In choosing a care provider it is important that you select the provider with the right values. After consulting our staff here is what we feel Way Ahead Care’s values are.
Wellbeing is about promoting a Service User’s overall happiness and wellness as well as their individuality. When we promote a Service User’s wellbeing we are better able to keep them as healthy, comfortable and safe as possible. A Service User’s wellbeing can be further enhanced when we meet their identified care and support needs.
We want to support and encourage Service Users to do as much as possible for themselves. It is quality, not quantity, which matters here. Even if a Service User can only wash their hands themselves, they are still then participating in the process and are being empowered. Increased independence will boost a Service User’s self-esteem and sense of self-worth. Service Users have the right to lead their own life.
We want to continually provide the highest quality care and support we possibly can. We want to always aspire to improve our care practice and our knowledge and want to learn by our mistakes. To provide high quality care, we have to be professional and kind and work with Service Users to enhance their quality of life by delivering person-centred care.
We will always treat every Service User and their family with the utmost respect and understanding. Respect is deep rooted – it is about genuinely wanting to invest the time to get to know someone and recognising that every person is unique and having respect for Service Users’ individual values, feelings and preferences. We must treat Service Users how we would want our own family members to be treated. Way Ahead Care also respect its staff team, and deeply value and appreciate the hard work and dedication of all staff.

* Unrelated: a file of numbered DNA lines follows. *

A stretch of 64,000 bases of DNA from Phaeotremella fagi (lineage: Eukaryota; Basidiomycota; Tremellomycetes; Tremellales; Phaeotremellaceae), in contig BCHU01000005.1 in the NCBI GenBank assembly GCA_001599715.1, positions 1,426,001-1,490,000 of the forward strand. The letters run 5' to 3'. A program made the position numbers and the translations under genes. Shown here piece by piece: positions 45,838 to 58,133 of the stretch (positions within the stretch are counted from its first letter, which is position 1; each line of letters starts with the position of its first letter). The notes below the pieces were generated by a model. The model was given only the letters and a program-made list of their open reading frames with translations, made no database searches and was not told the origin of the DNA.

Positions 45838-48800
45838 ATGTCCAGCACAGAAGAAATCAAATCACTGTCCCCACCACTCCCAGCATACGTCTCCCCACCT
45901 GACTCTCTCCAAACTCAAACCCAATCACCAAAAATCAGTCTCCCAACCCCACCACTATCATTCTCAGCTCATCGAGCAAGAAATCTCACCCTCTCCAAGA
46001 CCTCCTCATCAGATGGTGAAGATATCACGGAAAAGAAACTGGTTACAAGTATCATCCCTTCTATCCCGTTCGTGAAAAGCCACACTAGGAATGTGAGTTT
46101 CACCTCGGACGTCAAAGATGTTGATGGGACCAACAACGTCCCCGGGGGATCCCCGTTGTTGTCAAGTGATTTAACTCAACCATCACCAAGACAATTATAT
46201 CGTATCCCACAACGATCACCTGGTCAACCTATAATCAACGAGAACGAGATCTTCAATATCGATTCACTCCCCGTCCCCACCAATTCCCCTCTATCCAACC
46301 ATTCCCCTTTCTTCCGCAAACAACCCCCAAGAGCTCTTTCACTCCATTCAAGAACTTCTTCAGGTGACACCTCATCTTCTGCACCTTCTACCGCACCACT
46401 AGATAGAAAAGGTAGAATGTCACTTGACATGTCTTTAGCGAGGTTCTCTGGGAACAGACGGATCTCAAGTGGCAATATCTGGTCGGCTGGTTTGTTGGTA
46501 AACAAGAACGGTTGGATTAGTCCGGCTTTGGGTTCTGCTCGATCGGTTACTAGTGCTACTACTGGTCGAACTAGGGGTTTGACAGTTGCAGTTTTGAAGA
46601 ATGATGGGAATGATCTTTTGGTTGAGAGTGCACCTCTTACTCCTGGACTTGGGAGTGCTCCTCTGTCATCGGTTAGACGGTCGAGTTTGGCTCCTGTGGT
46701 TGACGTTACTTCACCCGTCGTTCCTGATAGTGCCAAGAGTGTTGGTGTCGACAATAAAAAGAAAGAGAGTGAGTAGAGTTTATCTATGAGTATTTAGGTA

Dignity is more than just closing the door or covering someone with a towel. Dignity, in its purest form, is about the way in which we make a person feel about themselves by how we treat them. When a person feels valued and respected, they are more likely to feel like a part of their community and have a greater sense of citizenship. We can provide dignified care by talking to Service Users, including them in conversations and earning their trust.
We will strive to be as flexible as we can be to meet Service Users’ needs and respect their wishes and preferences, within the operational and practical constraints we are faced with. The ability to be as flexible as possible to respond to Service Users’ changing circumstances is an essential ingredient of person-centred care.
Often overlooked, but very important. We need to strive to make people happy! Of course, this is often a lot easier said than done, but just by giving people company and taking the time to have a chat, showing a real interest in what they say and involving them in their lives as much as possible will often make a positive difference to a person’s day and help to enhance their quality of life.
We must always take every reasonable step to keep people as safe as possible from harm or injury. However, keeping people safe does not necessarily mean ‘wrapping them in cotton wool’. Safety is subjective – we need to be proactive about finding out what being safe means to each individual Service User, and enable people to take reasonable risks. We need to work in partnership with Service Users to work out how they can be kept safe whilst still living the life they want. We need to work together to promote a culture of open and honest feedback. We always need to learn from any training we do.
This goes hand in hand with quality – we need to always put ourselves in the shoes of Service Users – ‘if I was receiving care and support, how satisfied would I be with the quality and suitability of my care?’. ‘If my Mum was being cared for by Way Ahead Care, would I be happy?’. To achieve customer satisfaction, we must be open to constructive criticism where necessary and check with Service Users whether they are happy and whether there is anything more we can do to support or assist them.